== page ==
At the end of June 1940, the Department of Information took control of the 7.00pm nightly national news. However, after listeners expressed their preference for independent news presented by the Commission, control of the news was returned to the ABC in September 1940.
Many ABC staff members joined up as the war continued, giving the opportunity for women to become announcers, supervisors, and musicians. The first woman announcer, Margaret Doyle, was appointed in 1940, and by 1942, there were 19 women announcers across Australia. During the war, women also became sound effects officers, technicians and journalists.
On September 1st 1946, there was a shift in ABC broadcasting when the network split into two distinct networks, the ABC Interstate Program and the ABC National Program. The Interstate Program had lighter content while the National network was more serious. Newcastle was the first station outside the capital cities to have two transmitters and Newcastle listeners could choose between 2NA and 2NC.
Regional stations with only one ABC transmitter were provided a mix of both National and Interstate programming. But the Newcastle and Hunter residents could tune into 2NA for the light entertainment and 2NC for news and national issues. That later changed with 2NC becoming the frequency for local radio 1233 ABC Newcastle and 2NA the network for Radio National in Newcastle.
Some of the earlier voices on the Newcastle airwaves were Hal Hooker and Hec Scott.
Mr Hec Scott began sports broadcasts directly after World War II and continued doing so for 34 years afterwards. Before that Hal Hooker, who was a former NSW Shield cricketer, was the voice of sport on 2NC, he also took part in the first "synthetic" broadcasts from London in the 1930s.
Hec Scott was most renowned for his rugby league commentaries; he once said his most memorable time as a broadcaster was calling the game where Newcastle team defeated a St George team, which had 11 test players in it. But his experience at 2NC was also diverse, going from sport commentator to emergency broadcaster to acting regional manager.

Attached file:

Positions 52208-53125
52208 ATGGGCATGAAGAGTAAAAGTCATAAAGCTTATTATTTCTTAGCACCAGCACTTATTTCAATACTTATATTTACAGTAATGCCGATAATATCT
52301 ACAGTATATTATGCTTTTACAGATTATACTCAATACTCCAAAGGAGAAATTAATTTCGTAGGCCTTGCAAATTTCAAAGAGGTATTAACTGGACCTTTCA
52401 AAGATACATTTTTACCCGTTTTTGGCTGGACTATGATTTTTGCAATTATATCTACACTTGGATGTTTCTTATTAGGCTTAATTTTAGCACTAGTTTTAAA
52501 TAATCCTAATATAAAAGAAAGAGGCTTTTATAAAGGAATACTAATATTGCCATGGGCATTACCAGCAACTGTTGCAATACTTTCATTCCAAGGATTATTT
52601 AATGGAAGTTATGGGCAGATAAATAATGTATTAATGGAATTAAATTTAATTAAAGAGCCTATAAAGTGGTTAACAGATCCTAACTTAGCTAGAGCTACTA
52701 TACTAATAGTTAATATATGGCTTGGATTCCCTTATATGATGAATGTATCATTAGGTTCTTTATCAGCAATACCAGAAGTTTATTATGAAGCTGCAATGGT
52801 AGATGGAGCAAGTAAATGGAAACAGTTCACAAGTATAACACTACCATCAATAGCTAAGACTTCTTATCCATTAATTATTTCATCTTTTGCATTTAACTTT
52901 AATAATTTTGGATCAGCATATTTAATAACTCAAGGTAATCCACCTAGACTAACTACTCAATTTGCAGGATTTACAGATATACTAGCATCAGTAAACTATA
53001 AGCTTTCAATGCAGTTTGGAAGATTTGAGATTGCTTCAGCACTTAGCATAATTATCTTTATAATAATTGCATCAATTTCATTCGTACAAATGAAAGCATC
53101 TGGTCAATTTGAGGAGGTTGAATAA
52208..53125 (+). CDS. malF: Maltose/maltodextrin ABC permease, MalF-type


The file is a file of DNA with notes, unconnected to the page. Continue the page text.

During the Maitland and Hunter Valley floods in 1955, Hec Scott stayed on air overnight to keep listeners informed. At this time, the ABC Newcastle music record library was limited and the station was trying not to repeat any songs. In the early hours of the morning during the Maitland flood Hec unwittingly played Ole Man River. He immediately began receiving phone calls from listeners in the flooded region complaining about his poor choice of music.
After mostly relying on part-time presenters for the local time slots, it was not until the late 1960's that ABC radio in Newcastle hired its first full-time radio presenter.
Geoff Moore's appointment as presenter at 2NC was the beginning of the stations role as a true local radio station rather than primarily a relay station for Sydney. Soon after there were three full-time presenters at the station including Libby Saunders, Leigh Wallis and Geoff Moore and two part-time announcers, David Patterson and John Clarke. Moya Talty was the first female announcer at 2NC and Marjorie Biggins followed soon after.
At midnight on November 23 1978, most of the AM frequencies across Australia changed to enable the allocation of more broadcast channels. Station 2NC was set at 1233 and 2NA 1512 as they remain there today. Later 2NC was known as the "Hunter's 2NC", then "2NC 1233" as national market research found that radio consumers wanted to identify their station with the frequency. Recently the 2NC has been dropped, the station is now known as 1233 ABC Newcastle.
By 1980 2NC was a lively radio station and a serious news provider with six full-time news journalists on staff and programs filling 92 hours if airtime. The Newcastle Morning Herald praised 2NC on its 50th birthday saying: